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This was Mark Whitwell’s response to a question about the use of bandha during asana, about the channeling of energy that comes as the musculature of the whole body participates in the movement and suspension of the breath. His answer takes us to the crux of Yoga, a practice that comes from Life and takes us back to Life. If what you’re doing doesn’t, it’s not Yoga.

Before I met Mark, there was a gap between what I experienced in my life and what Yoga practice gave me. I tried different strategies to bridge the two, particularly when I taught pregnant women. Something was missing. I see other teachers still grappling with this feeling of incompletion. It’s common to hear that the physical practices of Yoga are not enough to fully support us. Richard Freeman says in his foreward to Michael Stone’s book , The Inner Tradition of Yoga, that “awakening to the simple truth of impermanence, of universal death, is all that has been missing [from contemporary practice].”¹ I beg to differ. What is missing is Life.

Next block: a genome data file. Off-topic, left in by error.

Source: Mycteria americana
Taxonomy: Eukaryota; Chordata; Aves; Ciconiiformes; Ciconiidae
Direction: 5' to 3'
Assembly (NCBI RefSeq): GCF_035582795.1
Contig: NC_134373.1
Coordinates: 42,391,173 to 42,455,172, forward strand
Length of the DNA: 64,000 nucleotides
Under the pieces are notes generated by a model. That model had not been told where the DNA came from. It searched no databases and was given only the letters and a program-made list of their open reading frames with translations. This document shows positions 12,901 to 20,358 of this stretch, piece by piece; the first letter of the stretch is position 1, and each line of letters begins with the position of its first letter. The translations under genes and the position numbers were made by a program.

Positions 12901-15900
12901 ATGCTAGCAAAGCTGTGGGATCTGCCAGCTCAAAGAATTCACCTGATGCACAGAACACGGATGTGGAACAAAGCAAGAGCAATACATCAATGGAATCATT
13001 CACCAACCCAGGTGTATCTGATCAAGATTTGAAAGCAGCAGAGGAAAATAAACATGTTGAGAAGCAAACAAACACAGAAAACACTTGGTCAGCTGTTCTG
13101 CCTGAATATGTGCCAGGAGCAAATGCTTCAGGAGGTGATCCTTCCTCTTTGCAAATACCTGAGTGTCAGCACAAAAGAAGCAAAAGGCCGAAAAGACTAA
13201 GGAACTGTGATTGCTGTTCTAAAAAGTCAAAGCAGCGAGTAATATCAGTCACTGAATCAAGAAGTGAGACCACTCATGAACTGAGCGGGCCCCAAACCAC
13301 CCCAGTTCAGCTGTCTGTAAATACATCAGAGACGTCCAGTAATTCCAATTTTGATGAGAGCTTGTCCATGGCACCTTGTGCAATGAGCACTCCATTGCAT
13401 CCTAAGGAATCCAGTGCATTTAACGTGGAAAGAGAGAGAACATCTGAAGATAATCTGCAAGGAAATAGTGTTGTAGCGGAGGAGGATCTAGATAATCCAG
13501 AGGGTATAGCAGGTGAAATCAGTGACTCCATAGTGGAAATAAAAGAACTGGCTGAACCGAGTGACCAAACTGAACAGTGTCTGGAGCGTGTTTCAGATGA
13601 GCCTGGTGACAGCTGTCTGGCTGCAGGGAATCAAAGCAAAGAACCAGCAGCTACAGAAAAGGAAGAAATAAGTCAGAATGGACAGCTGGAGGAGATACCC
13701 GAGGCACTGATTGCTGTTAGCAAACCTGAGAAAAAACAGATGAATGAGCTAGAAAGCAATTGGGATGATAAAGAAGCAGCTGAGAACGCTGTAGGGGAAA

mark01Mark gave me the practical specifics of a Yoga technology that allows me to receive my experience. The gap between my life and my Yoga has dissolved. The profundity of spiritual practice is encountered in the simplicity and complete tangibility of breathing and moving. Nadine Fawell, an Australian Yoga teacher,  has written a post that beautifully, concisely describes this experience of Yoga. She got it when she met Mark at the recent Syndney Yoga Conference. 

U.G. Krishnamurti was a friend of Mark’s who, despite being recognized by the Shankaracharya as a living Buddha, rejected the idea of enlightenment. Watching videos of him speaking or reading his words, I am comforted by his fearlessness. U.G. said, “The mystique of enlightenment is based upon the idea of transforming yourself. I maintain that there is nothing to transform… somehow the truth has to dawn on you that there is nothing to understand…Stop thinking and start living.”  An appropriate Yoga practice gives you the means to do so.

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¹ Michael Stone, The Inner Tradition of Yoga (Boston: Shambhala Publications, 2008) p.x

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